A Woman Who Narrowly Escaped Being Run Over By A Car At The “Unite The Right” Rally Said It Was “A Complete Terror Scene”

“I was confused. I was scared. I was worried about all the people that were there.”

The speeding Dodge Challenger barely missed Marissa Blair — only because her then-fiancé Marcus Martin pushed her out of the way. But it struck Martin, shattering his leg and sending him flying into the air.

The couple were among the dozens of counterprotesters who had turned out in downtown Charlottesville on Aug. 12, 2017, to demonstrate against the hundreds of violent white nationalists who had descended on the Virginia city as part of the weekend-long “Unite the Right” rally. More than four years later, Blair recounted in a federal courtroom in Charlottesville the horrors of that day, saying it was a scene of “complete terror” that left her and Martin with physical and emotional wounds and one of their friends dead on the pavement.

Blair took the witness stand Monday, as the civil trial of a federal lawsuit against 24 white supremacists who organized the “Unite the Right” rally entered its third week. The suit, brought on behalf of Blair and eight other plaintiffs by the civil rights nonprofit Integrity First for America, is using the 150-year-old Ku Klux Klan Act to try to hold the rally organizers accountable for what they claim was racially motivated violence.

The lawsuit seeks unspecified monetary damages from the neo-Nazi and white supremacists defendants, which include 14 individuals and 10 organizations. Among them are some of the most notorious far-right figures in the country, such the suit-and-tie white nationalist Richard Spencer, the “crying Nazi” Christopher Cantwell, and , a Charlottesville local and the main organizer of “Unite the Right.”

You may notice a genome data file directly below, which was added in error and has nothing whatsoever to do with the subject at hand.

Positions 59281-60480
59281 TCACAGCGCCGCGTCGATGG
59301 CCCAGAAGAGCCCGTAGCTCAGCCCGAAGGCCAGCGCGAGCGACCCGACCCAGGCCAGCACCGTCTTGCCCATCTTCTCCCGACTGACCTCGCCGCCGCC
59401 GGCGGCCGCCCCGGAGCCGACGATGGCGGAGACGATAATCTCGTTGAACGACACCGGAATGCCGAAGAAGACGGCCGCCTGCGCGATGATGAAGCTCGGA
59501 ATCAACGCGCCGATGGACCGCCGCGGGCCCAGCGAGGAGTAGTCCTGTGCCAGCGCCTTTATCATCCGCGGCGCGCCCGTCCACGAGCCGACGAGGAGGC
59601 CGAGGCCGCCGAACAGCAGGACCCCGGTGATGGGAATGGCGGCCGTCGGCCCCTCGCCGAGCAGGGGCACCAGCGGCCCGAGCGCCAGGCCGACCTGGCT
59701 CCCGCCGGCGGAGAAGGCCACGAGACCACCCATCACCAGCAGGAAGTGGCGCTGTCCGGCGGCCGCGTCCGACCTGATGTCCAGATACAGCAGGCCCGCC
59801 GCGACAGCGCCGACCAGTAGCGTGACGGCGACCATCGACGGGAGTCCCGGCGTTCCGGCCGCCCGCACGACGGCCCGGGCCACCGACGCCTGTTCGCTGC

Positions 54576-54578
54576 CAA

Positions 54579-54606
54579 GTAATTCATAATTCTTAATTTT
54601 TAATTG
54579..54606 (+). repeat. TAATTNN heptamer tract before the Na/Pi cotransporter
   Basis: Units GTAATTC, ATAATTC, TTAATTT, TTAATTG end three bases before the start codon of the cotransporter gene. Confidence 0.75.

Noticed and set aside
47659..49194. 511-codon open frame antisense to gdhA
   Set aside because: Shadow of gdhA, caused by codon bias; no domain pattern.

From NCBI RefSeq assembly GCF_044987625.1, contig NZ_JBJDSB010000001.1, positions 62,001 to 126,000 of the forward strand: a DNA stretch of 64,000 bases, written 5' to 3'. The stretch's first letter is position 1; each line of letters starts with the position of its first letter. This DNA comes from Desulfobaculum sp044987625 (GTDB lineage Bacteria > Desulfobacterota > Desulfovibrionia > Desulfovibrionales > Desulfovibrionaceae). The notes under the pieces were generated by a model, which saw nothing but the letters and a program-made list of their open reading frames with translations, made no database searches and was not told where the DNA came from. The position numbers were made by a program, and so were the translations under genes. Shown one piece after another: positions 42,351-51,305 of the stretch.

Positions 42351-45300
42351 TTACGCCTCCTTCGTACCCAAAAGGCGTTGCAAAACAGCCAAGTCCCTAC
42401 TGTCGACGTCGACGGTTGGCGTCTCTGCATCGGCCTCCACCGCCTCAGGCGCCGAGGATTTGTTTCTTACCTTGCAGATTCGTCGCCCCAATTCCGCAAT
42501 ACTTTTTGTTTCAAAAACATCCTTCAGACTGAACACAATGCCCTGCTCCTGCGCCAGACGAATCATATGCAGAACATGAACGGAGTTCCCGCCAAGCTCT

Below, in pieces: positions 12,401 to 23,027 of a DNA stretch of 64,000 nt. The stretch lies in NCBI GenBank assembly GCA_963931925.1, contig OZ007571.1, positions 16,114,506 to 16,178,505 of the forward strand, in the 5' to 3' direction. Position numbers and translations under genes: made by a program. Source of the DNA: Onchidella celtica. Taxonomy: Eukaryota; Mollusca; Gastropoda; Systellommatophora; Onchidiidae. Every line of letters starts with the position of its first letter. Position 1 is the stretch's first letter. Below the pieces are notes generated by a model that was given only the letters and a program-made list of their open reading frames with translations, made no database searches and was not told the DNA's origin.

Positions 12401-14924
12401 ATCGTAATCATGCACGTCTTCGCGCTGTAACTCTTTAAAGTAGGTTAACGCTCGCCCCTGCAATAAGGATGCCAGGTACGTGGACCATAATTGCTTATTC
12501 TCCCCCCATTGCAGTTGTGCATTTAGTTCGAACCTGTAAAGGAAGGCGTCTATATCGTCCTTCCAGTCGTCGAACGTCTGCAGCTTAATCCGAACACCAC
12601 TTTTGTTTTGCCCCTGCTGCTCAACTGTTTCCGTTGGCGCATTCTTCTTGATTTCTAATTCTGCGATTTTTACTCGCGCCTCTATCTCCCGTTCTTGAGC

Blair, the latest of the plaintiffs to testify, broke into tears more than once as she recalled the events she witnessed and endured more than four years ago.

“I was confused. I was scared. I was worried about all the people that were there,” Blair told the court. “It was a complete terror scene. It was blood everywhere. I was terrified.”

Sitting across from her were some of the very neo-Nazis and other white supremacists who had organized the event.

Her voice cracked as she recalled for the jury how she saw Martin’s hat on the ground covered in blood in the immediate aftermath of the car attack.

Neo-Nazi and Adolf Hitler admirer James Fields was the man behind the wheel of the Dodge Challenger and one of the few white supremacists who have faced criminal charges related to the rally. He is currently serving a life sentence for the murder of Heather Heyer, the 32-year-old activist he hit and killed, and the wounds he inflicted on dozens of others that day. Heyer was a close friend, Blair told the court.

“Nobody expects your friend to be killed for standing up for what you believe in, right in front of you,” she said.

Blair said she received only minor physical injuries during the attack because Martin had managed to push her out of the way. But invisible injuries have persisted and had a major impact on her life.

Blair said she and Martin went ahead with their wedding in 2018. But she said the physical and emotional pain weighed too heavily on them and they ultimately “grew apart.” The pair eventually divorced.

“My emotional scars were way worse than my physical ones,” Blair testified.

The trial began on Oct. 25 and is expected to last until around Nov. 19. Watching closely are not only the people of Charlottesville who are seeking closure and hoping a verdict in the plaintiffs’ favor will provide some accountability, but many supporters of the neo-Nazis and white nationalists who could be bankrupted if they are found guilty.

Several of them made virtual appearances Monday on the public access line provided by the court to listen to the trial proceedings. One shouted “Make America great again” and promoted a white supremacist podcast on which Cantwell has regularly appeared. Another chimed in with “Read Siege,” a reference to the manifesto written by neo-Nazi James Mason that the Southern Poverty Law Center describes as being “filled with his terroristic, dystopian ruminations” and popular with far-right terror groups like the Atomwaffen Division.

A third man wanted to make sure what he was about to say would be heard by the hundreds of people on the line. “Testing, testing, testing,” he said. Then he uttered the n-word three times and hung up the phone.

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